John Lewis Burckhardt (1784 – 1817) – Exploration, Archaeology, and Orientalism between Enlightenment and Empire
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On 15 October 1817, the Anglo-Swiss explorer, collector, and scholar John Lewis (Johann Ludwig) Burckhardt died in Cairo, just days before he was due to set out on an expedition to the interior parts of Africa. The expedition, commissioned by the African Association in London, had been many years in planning—first in London, Cambridge, and later in the Near East and North Africa. Between 1809 and 1817 Burckhardt had explored Syria, the Hijaz, the Levant, and Egypt. As a 'participating observer' and scholarly traveller he studied Arabic, collected manuscripts, discovered and documented antiquities and ancient sites, and kept travel diaries with detailed ethnographic, cultural, geographical, economic, political and natural-historical observations. The fruits of his work survive in his published travel accounts and in his extant correspondence, but also in many as yet unpublished archival sources.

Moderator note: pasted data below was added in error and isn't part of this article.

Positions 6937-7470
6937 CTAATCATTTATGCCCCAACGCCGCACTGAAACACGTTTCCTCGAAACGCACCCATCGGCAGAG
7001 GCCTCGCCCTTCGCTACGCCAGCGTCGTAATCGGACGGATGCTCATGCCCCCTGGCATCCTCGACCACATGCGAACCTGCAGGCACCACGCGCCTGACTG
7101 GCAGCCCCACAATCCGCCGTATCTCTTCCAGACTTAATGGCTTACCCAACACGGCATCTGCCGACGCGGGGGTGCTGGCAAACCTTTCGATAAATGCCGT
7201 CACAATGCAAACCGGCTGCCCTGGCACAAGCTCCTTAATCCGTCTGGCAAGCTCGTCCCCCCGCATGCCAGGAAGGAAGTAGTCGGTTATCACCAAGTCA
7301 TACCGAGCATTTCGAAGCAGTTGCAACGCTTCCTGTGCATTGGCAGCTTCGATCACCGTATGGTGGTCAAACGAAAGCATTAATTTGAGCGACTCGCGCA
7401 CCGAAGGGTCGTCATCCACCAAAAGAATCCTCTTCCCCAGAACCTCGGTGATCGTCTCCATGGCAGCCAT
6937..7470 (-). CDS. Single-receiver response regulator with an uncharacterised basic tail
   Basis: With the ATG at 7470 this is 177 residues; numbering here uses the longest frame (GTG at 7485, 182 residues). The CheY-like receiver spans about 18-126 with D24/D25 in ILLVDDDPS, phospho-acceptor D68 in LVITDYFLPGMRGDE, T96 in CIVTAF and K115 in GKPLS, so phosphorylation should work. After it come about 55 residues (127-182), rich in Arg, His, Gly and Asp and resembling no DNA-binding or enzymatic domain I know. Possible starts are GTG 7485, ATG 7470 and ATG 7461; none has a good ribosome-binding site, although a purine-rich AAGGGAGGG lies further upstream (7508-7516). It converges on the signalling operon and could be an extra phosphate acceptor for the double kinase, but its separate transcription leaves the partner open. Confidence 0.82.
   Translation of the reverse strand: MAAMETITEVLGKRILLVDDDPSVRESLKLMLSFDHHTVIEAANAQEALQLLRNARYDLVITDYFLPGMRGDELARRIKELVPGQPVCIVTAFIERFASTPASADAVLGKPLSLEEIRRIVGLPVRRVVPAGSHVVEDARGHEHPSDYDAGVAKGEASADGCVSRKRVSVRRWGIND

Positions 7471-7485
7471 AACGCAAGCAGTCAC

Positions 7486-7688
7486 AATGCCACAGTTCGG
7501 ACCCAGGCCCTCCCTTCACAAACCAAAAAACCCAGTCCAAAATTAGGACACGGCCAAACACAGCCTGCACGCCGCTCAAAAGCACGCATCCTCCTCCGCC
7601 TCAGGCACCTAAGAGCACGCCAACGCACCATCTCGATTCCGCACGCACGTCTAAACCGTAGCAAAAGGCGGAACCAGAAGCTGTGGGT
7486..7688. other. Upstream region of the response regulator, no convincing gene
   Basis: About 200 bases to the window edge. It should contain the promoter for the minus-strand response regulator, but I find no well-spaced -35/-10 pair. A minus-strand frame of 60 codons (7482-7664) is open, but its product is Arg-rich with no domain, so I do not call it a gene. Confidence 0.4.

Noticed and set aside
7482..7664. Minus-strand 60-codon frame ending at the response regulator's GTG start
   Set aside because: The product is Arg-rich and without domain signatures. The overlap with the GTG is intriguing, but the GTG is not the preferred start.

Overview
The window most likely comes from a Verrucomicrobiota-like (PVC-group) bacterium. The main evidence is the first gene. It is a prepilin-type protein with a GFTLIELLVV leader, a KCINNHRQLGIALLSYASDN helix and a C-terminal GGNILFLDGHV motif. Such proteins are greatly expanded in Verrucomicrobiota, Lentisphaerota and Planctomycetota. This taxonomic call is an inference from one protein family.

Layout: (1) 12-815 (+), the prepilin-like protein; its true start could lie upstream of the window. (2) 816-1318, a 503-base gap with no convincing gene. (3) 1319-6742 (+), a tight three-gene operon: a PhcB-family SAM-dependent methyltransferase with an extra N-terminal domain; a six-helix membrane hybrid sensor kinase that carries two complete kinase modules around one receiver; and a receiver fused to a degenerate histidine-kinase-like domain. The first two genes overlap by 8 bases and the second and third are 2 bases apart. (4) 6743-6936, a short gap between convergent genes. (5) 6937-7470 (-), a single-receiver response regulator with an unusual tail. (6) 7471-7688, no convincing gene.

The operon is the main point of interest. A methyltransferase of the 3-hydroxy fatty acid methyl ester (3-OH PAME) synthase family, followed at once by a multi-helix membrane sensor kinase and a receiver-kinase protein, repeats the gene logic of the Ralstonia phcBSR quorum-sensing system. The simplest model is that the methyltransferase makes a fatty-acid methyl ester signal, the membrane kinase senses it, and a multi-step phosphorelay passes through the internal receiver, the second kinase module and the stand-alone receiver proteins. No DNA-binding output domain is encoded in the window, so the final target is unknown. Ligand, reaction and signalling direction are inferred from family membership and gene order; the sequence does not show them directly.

On the occasion of the second centenary of his death, we intend to celebrate and re-assess Burckhardt's life, his work, and his discoveries. We are planning an international workshop in Basel on 19 - 20 October 2017 for which we are seeking contributions from scholars whose research will enrich our understanding of Burckhardt's life and work and its historical, political, and cultural contexts. Following Burckhardt from the Helvetic Republic to the classrooms of Friedrich Blumenbach in Göttingen, to late Georgian England, and to Aleppo, Damascus, and Cairo, we aim to reassess Burckhardt’s extraordinary career in relation to current debates on the history of oriental scholarship in the West, the institutional contexts of science and discovery, and the links between ‘Enlightened’ thought and the emergence of European colonialism.
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